UMass Lowell and Queens University Belfast are presenting a three-day conference to discuss Irish immigrants’ contributions to America, with emphasis on culture and politics in Massachusetts.

Former Boston Mayor Ray Flynn, former Maryland Lt. Gov. Kathleen Kennedy Townsend and UMass Lowell Chancellor Marty Meehan will be among the honorable participants. The conference begins today (September 24), and programs will take place through Friday.

“Irish in Massachusetts: Historical Significance, Lasting Legacy” will delve into Irish-American influence and contributions to New England, and their efforts to settle the region.

Archaeologists, historians, lawmakers and artists will discuss reasons behind Irish immigration since the 1600s, and outline the achievements since – in politics, literature, sports, music and more.

“An Evening of Music and Song” on Thursday 5:15pm – 8pm will welcome Brian O’Donovan of WGBH-FM’s ‘Celtic Sojourn’ to discuss the importance of music in Irish culture, as well as a performance by five-piece band Traditional Brew.

A program titled “Irish Americans in Politics” will take place on Friday, September 26 from 11:15am – 12:30pm, with a roundtable discussion between Flynn and Kennedy Townsend, moderated by Meehan. Former Mayor Flynn has served as a U.S. ambassador to the Vatican, and Chancellor Meehan represented the Merrimack Valley in the U.S. House of Representatives between 1993 and 2007.

On the same day, between 9am and 11am, “The Irish in Lowell” program will take place, showcasing with artifacts unearthed in Lowell and Belfast how Irish immigrants helped build the city’s canals, which powered the textile mills that gave rise to the Industrial Revolution.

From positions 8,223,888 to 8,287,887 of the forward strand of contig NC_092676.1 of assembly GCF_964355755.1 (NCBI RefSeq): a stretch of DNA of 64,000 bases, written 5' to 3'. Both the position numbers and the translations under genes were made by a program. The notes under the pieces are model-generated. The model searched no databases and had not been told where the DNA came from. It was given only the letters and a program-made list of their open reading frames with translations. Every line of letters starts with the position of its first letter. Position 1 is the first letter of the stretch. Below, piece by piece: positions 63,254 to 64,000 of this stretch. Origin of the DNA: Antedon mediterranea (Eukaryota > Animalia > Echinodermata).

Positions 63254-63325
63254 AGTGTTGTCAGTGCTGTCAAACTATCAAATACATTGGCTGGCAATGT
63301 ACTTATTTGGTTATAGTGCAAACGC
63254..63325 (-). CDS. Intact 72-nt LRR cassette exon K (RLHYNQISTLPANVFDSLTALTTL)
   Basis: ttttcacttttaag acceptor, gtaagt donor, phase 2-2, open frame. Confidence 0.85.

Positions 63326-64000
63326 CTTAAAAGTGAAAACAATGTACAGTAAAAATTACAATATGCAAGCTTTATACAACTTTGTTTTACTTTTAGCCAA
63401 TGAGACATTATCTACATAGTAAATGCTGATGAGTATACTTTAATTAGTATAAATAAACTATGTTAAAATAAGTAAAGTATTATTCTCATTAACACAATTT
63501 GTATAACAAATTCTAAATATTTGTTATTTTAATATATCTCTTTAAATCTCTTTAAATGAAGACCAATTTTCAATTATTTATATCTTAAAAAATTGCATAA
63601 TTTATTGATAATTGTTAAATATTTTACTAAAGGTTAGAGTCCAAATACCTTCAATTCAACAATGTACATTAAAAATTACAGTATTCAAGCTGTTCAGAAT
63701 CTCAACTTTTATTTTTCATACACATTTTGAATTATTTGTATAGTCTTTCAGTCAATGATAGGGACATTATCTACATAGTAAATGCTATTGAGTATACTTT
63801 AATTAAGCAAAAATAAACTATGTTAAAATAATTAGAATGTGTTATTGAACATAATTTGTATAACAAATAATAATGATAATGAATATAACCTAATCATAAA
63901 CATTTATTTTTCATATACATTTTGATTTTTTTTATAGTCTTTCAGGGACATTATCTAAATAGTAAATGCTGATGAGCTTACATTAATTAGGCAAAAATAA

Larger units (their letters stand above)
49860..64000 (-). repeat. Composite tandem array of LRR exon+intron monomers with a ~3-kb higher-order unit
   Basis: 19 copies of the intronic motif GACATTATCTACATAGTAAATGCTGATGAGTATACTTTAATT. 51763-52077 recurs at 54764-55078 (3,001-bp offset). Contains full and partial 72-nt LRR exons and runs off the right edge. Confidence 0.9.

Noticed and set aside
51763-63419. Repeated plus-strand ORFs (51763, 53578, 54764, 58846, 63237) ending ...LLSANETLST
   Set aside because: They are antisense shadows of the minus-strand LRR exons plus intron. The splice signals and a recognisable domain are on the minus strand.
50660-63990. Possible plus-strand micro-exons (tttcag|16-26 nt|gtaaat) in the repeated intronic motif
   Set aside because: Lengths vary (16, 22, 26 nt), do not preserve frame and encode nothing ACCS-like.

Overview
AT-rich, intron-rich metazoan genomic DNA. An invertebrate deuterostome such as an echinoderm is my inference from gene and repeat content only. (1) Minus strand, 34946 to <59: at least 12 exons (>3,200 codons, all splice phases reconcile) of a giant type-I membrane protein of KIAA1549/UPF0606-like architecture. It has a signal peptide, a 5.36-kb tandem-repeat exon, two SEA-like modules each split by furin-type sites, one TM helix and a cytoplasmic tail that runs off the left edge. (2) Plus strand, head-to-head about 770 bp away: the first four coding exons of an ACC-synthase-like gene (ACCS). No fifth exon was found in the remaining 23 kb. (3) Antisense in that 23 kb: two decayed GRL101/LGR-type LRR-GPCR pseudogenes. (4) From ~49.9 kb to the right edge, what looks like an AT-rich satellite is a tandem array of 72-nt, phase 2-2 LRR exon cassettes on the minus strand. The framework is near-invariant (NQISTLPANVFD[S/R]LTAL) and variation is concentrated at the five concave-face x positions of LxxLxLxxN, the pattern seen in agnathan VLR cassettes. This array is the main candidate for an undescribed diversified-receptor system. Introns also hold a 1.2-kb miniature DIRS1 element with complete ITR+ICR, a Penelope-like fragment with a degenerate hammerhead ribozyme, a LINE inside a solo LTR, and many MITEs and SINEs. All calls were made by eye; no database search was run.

Artifacts unearthed during the archaeological digs in Lowell and Belfast also trace the evolution of Lowell’s ‘Irish Acre’ neighborhood. All of the artifacts and information presented at the conference will be the basis for a permanent Irish-American history exhibit in Lowell.

“Irish-Americans have had a dynamic influence on Massachusetts for centuries and today, census figures show 24 percent of the Commonwealth’s residents identify as being of Irish ancestry,” said Frank Talty, co-director of UMass Lowell’s Center for Irish Partnerships.

“Despite this, we don’t have a detailed historical resource dedicated to Irish immigrants who helped build not only the region’s infrastructure but its culture. This conference will fill that gap, knitting together Irish-Americans’ invaluable contributions and offering a definitive account of their experience here.”

The program sessions will take place at the UMass Lowell Inn & Conference Center, 50 Warren St., Lowell. The Thursday evening concert will take place at the Old Court Irish Pub and Restaurant, 29-31 Central St., Lowell.

For more conference details, you can visit this website.

Irish immigration / Great Hunger memorial in Boston.Wikimedia Commons